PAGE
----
As a crossover between the Halloween Countdown and The ISB's Dracula Week, today I'm going to cover Hammer Films' Dracula Has Risen from the Grave (1969)
Dracula Has Risen from the Grave is Hammer's third Dracula movie, following The Blood of Dracula (1957) and Dracula: Prince of Darkness (1966) (The Brides of Dracula  is not technically a Dracula movie because he never actually appears in the movie, though Peter Cushing does reprise his roll as Van Helsing). Blood of Dracula is a relatively loose adaptation of Stoker's novel, while Dracula: Prince of Darkness spends a huge chunk of its running time with Dracula's resurrection. In this third outing, Hammer's formula for these Dracula movies becomes set: Dracula threatens a woman and is then challenged by her lover.
Many of these Hammer vampire movies also begin with an effectively suspenseful opening scene that builds toward a horrifying reveal. In this case, a young mute boy arrives at the local church for his job as caretaker. As he goes about his rounds, he grabs the bell rope and finds it covered in dripping blood. The priest arrives and investigates the mystery that the mute boy can't explain, and he finds a dead woman hanging upsidedown inside the bell. The woman has two distinct bite marks on her neck, which leads the priest to cry out, "When will we be free of his evil?"
This scene works great on its own, but as the film progresses, it becomes clear that the scene has no real place in the movie. As we find out shortly, Dracula has not yet returned; in fact, he is still encased in ice as he was left at the end of the last movie (which is, by the way, one of the worst methods for disposing of Dracula. All you need is a good thaw and Dracula's free again.) So, this movie never explains how the girl got into the belltower in the first place.
However, after this incident, no one in the village goes to church anymore, and the priest is left to hold mass for an empty hall. It is here that Monsignor Mueller (Rpert Davies) comes to town--a man with experience dealing with vampires. Father Mueller decides to take care of the village's fears once and for all by climbing the mountain that overlooks the town and exorcising Dracula's castle.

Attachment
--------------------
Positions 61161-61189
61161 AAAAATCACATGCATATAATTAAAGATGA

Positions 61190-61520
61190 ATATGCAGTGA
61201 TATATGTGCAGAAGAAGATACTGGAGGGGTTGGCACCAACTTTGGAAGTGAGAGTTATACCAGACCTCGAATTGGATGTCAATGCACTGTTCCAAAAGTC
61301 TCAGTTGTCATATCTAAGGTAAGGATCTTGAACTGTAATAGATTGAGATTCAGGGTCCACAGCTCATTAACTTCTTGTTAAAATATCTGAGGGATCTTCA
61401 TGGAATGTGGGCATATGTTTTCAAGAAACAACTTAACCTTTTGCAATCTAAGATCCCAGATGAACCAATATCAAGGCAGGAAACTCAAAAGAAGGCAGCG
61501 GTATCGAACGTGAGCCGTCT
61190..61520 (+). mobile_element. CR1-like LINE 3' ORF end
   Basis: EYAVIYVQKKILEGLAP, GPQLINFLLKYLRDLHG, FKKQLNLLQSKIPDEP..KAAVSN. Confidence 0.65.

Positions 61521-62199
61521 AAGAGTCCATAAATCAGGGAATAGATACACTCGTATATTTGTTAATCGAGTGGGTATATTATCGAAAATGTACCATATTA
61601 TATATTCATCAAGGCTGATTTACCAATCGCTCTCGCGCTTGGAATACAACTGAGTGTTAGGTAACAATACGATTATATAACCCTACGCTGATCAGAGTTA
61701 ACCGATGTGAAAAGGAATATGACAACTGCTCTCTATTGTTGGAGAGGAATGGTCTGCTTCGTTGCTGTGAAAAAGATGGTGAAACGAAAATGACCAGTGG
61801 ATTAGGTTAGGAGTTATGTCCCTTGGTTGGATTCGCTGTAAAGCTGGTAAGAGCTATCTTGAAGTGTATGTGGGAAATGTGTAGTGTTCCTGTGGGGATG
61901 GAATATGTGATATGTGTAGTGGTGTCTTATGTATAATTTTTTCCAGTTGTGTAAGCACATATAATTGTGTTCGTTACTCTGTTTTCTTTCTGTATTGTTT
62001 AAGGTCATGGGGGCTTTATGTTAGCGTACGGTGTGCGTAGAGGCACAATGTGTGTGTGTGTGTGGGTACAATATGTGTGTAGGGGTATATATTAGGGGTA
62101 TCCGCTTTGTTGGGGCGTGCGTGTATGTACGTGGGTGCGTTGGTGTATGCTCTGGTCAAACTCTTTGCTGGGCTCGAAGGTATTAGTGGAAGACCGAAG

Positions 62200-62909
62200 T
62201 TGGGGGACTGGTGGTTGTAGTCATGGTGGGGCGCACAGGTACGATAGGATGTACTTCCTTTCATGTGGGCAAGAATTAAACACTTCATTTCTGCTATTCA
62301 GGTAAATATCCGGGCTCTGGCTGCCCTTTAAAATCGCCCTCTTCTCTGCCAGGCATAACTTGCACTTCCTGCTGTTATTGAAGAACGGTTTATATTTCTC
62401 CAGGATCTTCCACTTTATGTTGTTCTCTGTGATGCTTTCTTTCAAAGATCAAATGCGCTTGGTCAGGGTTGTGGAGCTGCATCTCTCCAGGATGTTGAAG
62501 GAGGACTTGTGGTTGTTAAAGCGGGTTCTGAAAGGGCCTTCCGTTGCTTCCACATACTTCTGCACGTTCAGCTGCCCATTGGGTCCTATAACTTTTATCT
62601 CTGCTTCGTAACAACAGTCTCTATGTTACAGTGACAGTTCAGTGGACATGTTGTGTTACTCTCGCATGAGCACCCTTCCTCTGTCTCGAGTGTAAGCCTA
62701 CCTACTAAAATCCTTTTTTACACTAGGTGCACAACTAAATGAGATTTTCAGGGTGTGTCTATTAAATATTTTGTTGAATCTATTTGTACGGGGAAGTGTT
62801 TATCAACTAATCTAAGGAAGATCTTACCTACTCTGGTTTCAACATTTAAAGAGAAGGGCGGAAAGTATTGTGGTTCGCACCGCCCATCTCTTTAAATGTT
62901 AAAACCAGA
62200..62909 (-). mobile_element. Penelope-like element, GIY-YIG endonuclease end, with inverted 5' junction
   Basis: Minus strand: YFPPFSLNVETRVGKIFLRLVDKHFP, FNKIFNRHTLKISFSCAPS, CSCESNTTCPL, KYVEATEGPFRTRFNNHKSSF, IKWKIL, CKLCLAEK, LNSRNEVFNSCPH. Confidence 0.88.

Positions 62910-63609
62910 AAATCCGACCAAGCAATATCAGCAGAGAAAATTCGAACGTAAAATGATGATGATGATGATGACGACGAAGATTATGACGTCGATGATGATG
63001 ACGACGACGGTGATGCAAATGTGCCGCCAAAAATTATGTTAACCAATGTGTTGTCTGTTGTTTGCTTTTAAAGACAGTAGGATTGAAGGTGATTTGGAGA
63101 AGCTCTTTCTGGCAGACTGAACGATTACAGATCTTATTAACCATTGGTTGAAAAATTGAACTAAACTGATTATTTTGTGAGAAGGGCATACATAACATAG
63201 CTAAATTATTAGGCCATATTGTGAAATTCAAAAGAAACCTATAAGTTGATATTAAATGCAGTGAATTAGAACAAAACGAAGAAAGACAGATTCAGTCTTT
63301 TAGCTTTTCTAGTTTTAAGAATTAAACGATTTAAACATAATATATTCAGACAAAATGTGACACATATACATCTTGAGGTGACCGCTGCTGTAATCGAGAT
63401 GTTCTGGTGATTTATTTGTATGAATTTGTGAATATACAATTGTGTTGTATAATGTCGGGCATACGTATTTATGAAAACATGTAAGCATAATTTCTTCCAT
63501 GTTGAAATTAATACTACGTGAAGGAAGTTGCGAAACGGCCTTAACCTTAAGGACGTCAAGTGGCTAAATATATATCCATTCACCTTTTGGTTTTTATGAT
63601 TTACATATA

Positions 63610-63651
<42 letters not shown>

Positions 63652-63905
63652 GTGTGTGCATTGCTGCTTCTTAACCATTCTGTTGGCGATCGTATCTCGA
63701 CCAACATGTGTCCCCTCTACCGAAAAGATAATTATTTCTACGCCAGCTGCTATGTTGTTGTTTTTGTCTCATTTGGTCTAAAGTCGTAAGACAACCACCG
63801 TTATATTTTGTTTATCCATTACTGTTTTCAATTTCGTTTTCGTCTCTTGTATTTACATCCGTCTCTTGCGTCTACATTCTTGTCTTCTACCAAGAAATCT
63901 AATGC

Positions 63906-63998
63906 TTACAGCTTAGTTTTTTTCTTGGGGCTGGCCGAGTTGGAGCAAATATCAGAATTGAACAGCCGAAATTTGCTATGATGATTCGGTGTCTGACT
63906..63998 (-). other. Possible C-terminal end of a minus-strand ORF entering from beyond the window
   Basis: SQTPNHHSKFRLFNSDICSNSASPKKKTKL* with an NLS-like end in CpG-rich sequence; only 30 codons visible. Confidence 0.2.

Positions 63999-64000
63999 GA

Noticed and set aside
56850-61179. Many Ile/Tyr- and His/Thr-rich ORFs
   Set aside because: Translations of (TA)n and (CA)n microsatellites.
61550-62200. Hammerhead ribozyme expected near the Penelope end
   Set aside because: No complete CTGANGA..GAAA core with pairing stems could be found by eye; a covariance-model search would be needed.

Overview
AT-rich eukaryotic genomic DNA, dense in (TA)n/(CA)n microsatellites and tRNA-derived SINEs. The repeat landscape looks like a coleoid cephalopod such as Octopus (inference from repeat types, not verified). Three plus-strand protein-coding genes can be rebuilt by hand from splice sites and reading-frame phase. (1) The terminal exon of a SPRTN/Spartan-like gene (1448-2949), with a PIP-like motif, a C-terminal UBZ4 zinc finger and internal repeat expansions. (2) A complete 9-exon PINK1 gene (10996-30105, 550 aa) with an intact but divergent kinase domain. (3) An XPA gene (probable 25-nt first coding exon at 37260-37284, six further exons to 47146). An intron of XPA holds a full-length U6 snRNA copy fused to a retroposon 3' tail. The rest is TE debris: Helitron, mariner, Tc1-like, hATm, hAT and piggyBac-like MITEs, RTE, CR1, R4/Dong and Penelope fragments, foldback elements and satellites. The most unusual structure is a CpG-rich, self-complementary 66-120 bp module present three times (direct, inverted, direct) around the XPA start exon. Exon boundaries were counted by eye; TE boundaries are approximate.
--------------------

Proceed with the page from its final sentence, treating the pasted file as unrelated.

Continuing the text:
Mueller and the village priest make their way up the mountain, but a combination of fear and exhaustion causes the priest to lag behind. Mueller successfully performs the exorcism, which seems to cause a thunderstorm to break out. The lightning causes the priest to fall, cut his head, and crack the ice surrounding Dracula (Christopher Lee) (this also puts the lie to the film's title, as Dracula does not actually rise from a grave. But then, "Dracula Breaks Free from his Icy Tomb" is not as catchy a title). The blood from the priest's headwound then runs down Dracula's mouth and revives him. So, Monsignor Mueller has only succeeded in locking Dracula out of his castle, though the Monsignor does not know this yet and instead returns to his own village, comfortable in the knowledge that Dracula has been defeated once and for all.
Dracula finds that he can no longer enter his castle, so he vows revenge on the one that did this. To track down Mueller, Dracula takes control of the village priest, who then leads the vampire to his prey.
Meanwhile, Mueller returns home to his sister and niece. Maria, the niece, is nervous to introduce her uncle to her new beau, Paul, whose shirtless introduction makes him look like a buff, 19th-century version of Roger Daltry. During their introductory dinner, Paul reveals to the Monsignor that he is an atheist, which, as you can imagine, doesn't sit well with the holy man.
One of the major flaws in these more formulaic Hammer movies is the fact that nothing much happens in the second acts. So, while the movies are only about 90 minutes long, they tend to drag in the middle 30 minutes or so.
Paul works at the local bar while he also studies for some undefined degree. A co-worker at the bar--a saucy redhead named Zena--is always hitting on Paul, but he remains true to Maria. We know, however, that the redhead is obviously going to come under the thrall of Dracula, and this proves true soon enough.
Dracula, now accompanied by both Zena and the cowardly priest, seeks to take revenge on the Monsignor through his niece, and this brings Paul into the fight as well, and his atheism becomes an obstacle for defeating Dracula.
In fact, the movie makes a weird addition to the rules for destroying vampires--not only is a stake through the heart necessary, but the "staker" must also pray while doing so. This is actually closer to the rules established in Stoker's novel, but it's highly inconsistent with the other Hammer vampire movies, and it seems to be here only to present a challenge for Paul.
The director of this film, Freddie Francis, was one of the greatest cinematographers in film history, and he got the chance to direct at Hammer. As such, his films for Hammer have a distinctive visual style. Here, Dracula is always shot through an odd, prismatic filter that gives a rainbow hue around the edges of the frame while making Dracula's skin look unearthly in the center. He also uses a lot of closeups of Dracula's bloodshot eyes, and Dracula has almost no lines in the movie.
This movie also makes up for the weak ending of Prince of Darkness by giving Dracula one of the most awesome, most visually exciting deaths in the Hammer films. You can see it here if you don't mind the spoilers:
Also, as an added bonus, here's one of the posters for Dracula Has Risen from the Grave, which serves as a perfect marketing strategy for what Hammer was trying to do with this series.
This film was followed by Taste the Blood of Dracula, and that title reflects the increasing luridness of Hammer's Dracula films.